Wind and waves battered the Okanagan Lake foreshore Tuesday night, but sandbagging efforts helped to dissipate the force. Work crews were out reinforcing the beach Wednesday morning, as were volunteers at the RedWing resort. Western News

More storms on the way

The City of Penticton is anticipating more weather events

Penticton weathered last night’s thunderstorm and winds, but more of the same is on the way.

Environment Canada has issued a severe thunderstorm watch for the Central and South Okanagan regions, including Penticton.

Conditions are favourable for the development of severe thunderstorms that may be capable of producing strong wind gusts, large hail and heavy rain.

The damage that hail can bring to fruit crops and property is bad enough, but strong winds combined with an overfull Okanagan Lake can produce waves that drive the lake over the sandbag dikes that have been built along the beach and around other low-lying areas.

Environment Canada says Okanagan Lake reached 343.15 metres at 5:25 a.m. on May 31, a four-centimetre rise since May 30 at 7 a.m. when the lake level was reported as 343.11 metres.

“The city survived the storm last night. We are still conducting inspections but initial reports are good,” said Penticton CAO Peter Weeber. “Our focus is to continue to repair and enhance protection measures around the City in anticipation of a series of weather events over the coming weeks.”

Weeber said the marina club house had about two inches of flooding, but the marina overall is in good shape after damage to the breakwater from last week’s windstorm was repaired.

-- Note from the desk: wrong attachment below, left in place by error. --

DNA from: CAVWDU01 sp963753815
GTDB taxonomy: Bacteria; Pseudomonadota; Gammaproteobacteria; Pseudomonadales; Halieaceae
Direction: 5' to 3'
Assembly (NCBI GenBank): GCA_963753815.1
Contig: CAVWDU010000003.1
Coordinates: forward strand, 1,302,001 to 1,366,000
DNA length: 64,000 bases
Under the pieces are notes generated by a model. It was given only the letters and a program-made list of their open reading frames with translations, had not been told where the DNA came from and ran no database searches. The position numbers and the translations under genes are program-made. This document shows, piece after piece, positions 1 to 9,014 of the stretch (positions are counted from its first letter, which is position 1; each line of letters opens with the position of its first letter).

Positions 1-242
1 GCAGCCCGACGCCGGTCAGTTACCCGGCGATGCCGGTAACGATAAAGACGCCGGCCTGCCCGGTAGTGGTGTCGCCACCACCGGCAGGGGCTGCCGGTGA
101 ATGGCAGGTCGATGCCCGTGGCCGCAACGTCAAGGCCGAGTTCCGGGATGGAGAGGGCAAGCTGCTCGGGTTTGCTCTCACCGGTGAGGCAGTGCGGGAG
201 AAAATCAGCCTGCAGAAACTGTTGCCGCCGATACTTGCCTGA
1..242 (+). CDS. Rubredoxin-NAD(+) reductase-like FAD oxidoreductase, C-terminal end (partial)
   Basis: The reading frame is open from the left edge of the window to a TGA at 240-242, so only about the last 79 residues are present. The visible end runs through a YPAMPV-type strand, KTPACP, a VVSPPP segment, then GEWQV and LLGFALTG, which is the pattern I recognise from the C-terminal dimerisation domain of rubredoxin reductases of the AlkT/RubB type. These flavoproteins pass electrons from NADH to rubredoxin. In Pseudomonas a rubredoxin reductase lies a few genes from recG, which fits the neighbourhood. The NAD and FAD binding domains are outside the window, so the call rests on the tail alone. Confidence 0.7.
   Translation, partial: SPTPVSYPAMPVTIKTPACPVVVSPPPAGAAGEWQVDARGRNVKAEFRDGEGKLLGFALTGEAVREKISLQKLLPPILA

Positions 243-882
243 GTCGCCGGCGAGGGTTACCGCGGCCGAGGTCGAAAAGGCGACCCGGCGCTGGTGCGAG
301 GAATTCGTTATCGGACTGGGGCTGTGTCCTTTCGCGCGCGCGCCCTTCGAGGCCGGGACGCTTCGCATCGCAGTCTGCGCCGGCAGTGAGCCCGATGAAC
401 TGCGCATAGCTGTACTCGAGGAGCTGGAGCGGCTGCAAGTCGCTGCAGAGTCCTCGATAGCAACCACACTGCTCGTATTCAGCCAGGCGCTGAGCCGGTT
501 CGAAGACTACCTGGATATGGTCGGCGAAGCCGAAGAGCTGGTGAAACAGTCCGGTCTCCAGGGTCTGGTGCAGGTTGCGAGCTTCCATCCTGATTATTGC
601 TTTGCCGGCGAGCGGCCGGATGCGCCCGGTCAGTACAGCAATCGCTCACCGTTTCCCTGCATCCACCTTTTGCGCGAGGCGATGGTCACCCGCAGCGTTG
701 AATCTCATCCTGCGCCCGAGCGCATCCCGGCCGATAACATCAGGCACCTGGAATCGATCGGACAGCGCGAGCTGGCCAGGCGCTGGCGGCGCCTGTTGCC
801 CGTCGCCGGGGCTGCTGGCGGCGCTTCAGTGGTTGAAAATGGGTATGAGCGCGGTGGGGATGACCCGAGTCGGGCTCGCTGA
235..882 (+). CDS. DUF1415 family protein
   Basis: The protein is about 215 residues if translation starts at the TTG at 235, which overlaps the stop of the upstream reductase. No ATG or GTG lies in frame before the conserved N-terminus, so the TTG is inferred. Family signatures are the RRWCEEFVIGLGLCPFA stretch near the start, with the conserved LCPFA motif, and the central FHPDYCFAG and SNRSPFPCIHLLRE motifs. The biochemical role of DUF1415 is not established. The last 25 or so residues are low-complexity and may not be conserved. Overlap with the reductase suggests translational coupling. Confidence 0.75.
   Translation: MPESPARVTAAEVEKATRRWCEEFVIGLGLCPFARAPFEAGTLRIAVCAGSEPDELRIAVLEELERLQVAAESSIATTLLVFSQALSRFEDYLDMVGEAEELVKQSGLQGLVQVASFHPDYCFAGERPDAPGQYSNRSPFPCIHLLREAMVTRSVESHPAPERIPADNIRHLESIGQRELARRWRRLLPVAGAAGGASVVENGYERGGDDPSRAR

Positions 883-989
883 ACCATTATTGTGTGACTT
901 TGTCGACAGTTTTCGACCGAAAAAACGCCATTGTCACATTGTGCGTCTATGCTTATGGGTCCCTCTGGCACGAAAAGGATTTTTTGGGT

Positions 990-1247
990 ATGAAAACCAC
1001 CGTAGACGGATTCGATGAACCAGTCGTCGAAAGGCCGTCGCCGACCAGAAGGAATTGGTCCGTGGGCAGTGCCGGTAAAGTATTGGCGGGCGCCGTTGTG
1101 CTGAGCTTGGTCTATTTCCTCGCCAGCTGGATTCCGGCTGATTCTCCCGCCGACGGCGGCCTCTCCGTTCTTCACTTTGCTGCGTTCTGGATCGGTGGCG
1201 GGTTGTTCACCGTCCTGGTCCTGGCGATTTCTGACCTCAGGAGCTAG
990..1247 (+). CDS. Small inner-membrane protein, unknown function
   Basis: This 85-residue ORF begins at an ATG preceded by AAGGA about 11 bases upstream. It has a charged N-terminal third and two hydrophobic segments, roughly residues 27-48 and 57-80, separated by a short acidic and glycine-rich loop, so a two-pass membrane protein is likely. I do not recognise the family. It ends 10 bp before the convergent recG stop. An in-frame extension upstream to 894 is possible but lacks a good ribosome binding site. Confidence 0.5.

“Ground water has caused us some grief in the lakeside pump station but it is manageable,” said Weeber.

Work crews and volunteers were out Wednesday adding to more than 75,000 sandbags already placed over the last two weeks.

Tuesday evening, Summerland declared a State of Local Emergency for the Trout Creek area, concerned over the effect of rising ground water on Summerland’s electrical system.

“In some isolated areas, water has now reached elevations high enough to submerge the electrical connections in underground vaults and junction boxes,” reads the announcement. “Although the electrical cabling is rated to be submerged in water, the connections are not.”

More: State of Local Emergency declared in Summerland

The risk is water in contact with the connections could become electrified and carry the charge to the surface, creating a public safety risk. Power was turned off to a series of properties on Johnson Street, Dale Avenue, and Lighthouse Landing.

Steve Kidd
Senior reporter, Penticton Western News
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